Equivalent to a homeowners insurance policy, renters are required to keep a renters insurance policy. However, a renters policy is substantially less expensive than a homeowners policy, which means Boston renters save a considerable amount in insurance costs. While many insurance policies have limits, renters policies often cover most, if not all, of a resident’s belongings.
A benefit of renting, especially in Boston, is the flexibility of experiencing different neighborhoods before settling down in a permanent place. This gives you an opportunity to find communities you like living in and get a feel for the types of homes you would prefer to live in.
Say goodbye to mowing lawns, raking leaves, and shoveling snow when you rent in Boston! In most cases, landlords are in charge of exterior maintenance of Boston rental homes, as well as interior improvements and repairs. That means if your pipes are backed up, you don’t have to worry about contracting a plumber yourself.
Residents in Boston who decide to rent generally have access to unique amenities with their rental properties. Whether it’s access to a fitness center, pool, or event space, rental homes and apartments have the added benefit of additional co-use spaces!
Best Places to Rent a Home in Boston
Below are the Boston neighborhoods you should check out if you’re interested in renting a home!
- Home Price: $1,107 median monthly rent
- Crime Rate: Safer than 69% of Boston neighborhoods
With gorgeous waterfront views of the city skyline, East Boston lies just across the water from Downtown Boston and Charlestown. While the neighborhood is right next to Boston Logan International Airport, which can make it a little louder than other residential areas, Eastie residents have access to all kinds of local amenities, including East Boston’s historic waterfront, Belle Isle Marsh, and Constitution Beach Park!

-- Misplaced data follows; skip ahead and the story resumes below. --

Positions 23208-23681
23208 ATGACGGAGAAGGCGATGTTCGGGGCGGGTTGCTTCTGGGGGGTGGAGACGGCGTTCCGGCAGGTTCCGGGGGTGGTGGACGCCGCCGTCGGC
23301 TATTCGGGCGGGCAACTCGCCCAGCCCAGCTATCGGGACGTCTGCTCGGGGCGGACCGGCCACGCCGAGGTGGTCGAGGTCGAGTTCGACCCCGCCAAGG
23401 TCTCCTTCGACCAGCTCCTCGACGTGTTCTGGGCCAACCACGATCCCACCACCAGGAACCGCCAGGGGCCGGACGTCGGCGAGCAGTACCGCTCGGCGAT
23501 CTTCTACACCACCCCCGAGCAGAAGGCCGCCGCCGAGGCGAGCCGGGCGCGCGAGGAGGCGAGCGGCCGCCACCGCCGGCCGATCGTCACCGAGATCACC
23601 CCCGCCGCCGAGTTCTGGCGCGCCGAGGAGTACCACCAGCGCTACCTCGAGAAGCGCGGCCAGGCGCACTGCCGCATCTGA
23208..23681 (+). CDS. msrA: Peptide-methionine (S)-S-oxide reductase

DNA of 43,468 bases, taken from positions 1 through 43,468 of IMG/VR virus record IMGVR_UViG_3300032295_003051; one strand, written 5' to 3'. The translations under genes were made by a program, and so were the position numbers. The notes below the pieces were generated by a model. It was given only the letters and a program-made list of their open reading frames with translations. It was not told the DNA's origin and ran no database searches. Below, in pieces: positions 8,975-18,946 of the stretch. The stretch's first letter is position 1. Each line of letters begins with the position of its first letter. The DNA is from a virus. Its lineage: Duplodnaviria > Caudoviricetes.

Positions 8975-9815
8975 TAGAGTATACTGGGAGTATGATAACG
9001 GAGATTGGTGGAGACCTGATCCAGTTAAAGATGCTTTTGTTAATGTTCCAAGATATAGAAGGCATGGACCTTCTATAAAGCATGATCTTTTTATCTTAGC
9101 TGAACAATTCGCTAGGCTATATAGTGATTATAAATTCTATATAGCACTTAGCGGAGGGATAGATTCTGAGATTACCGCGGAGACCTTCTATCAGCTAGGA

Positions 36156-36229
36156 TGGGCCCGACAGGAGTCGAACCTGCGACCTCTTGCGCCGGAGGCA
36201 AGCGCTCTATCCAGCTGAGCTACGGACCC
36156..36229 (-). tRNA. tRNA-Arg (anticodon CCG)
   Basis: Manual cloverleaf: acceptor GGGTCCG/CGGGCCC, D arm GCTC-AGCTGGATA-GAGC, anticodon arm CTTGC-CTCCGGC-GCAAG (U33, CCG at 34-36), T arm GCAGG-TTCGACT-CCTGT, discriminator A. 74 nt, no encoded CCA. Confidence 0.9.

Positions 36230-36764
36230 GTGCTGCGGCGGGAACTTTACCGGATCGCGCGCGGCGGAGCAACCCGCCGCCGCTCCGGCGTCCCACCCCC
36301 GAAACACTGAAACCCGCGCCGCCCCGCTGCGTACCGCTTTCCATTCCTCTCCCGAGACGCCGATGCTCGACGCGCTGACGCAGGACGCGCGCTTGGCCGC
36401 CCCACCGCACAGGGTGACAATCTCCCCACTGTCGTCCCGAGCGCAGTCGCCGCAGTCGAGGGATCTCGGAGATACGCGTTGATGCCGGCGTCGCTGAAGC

- Home Price: $1,205 median monthly rent
- Crime Rate: Safer than 25% of Boston neighborhoods
One of the city’s first established communities, Dorchester tops the city’s charts in diversity, which is reflected in its local businesses and community events. You can find all kinds of cuisine in this Beantown area, from Caribbean-influenced meals at Raphael’s Restaurant to Italian fine dining at Venezia. No wonder this is one of the best Boston neighborhoods for food lovers!
- Home Price: $1,343 median monthly rent
- Crime Rate: Safer than 50% of Boston neighborhoods
At the southern tip of the Emerald Necklace, Jamaica Plain is a haven for outdoorsy individuals who still want the conveniences of an urban neighborhood. Known to locals as JP, this classic streetcar Boston neighborhood is characterized by natural areas like Jamaica Pond, Olmsted Park, and the Arnold Arboretum of Harvard University.
- Home Price: $1,029 median monthly rent
- Crime Rate: Safer than 81% of Boston neighborhoods
Originally founded as Boston’s “garden suburb” with quaint community parks, hiking trails, and golf courses, Roslindale is a hot spot for renters who want a family-friendly community mixed with accessible business districts like Roslindale Village, which boasts more than 100 shops, restaurants, businesses, and a local farmers market.
Whether you plan to buy or rent in Boston, Extra Space Storage has convenient self storage facilities located throughout the Boston metro that can help with your transition. Find Boston storage units near you!
Neighborhood statistics from AreaVibes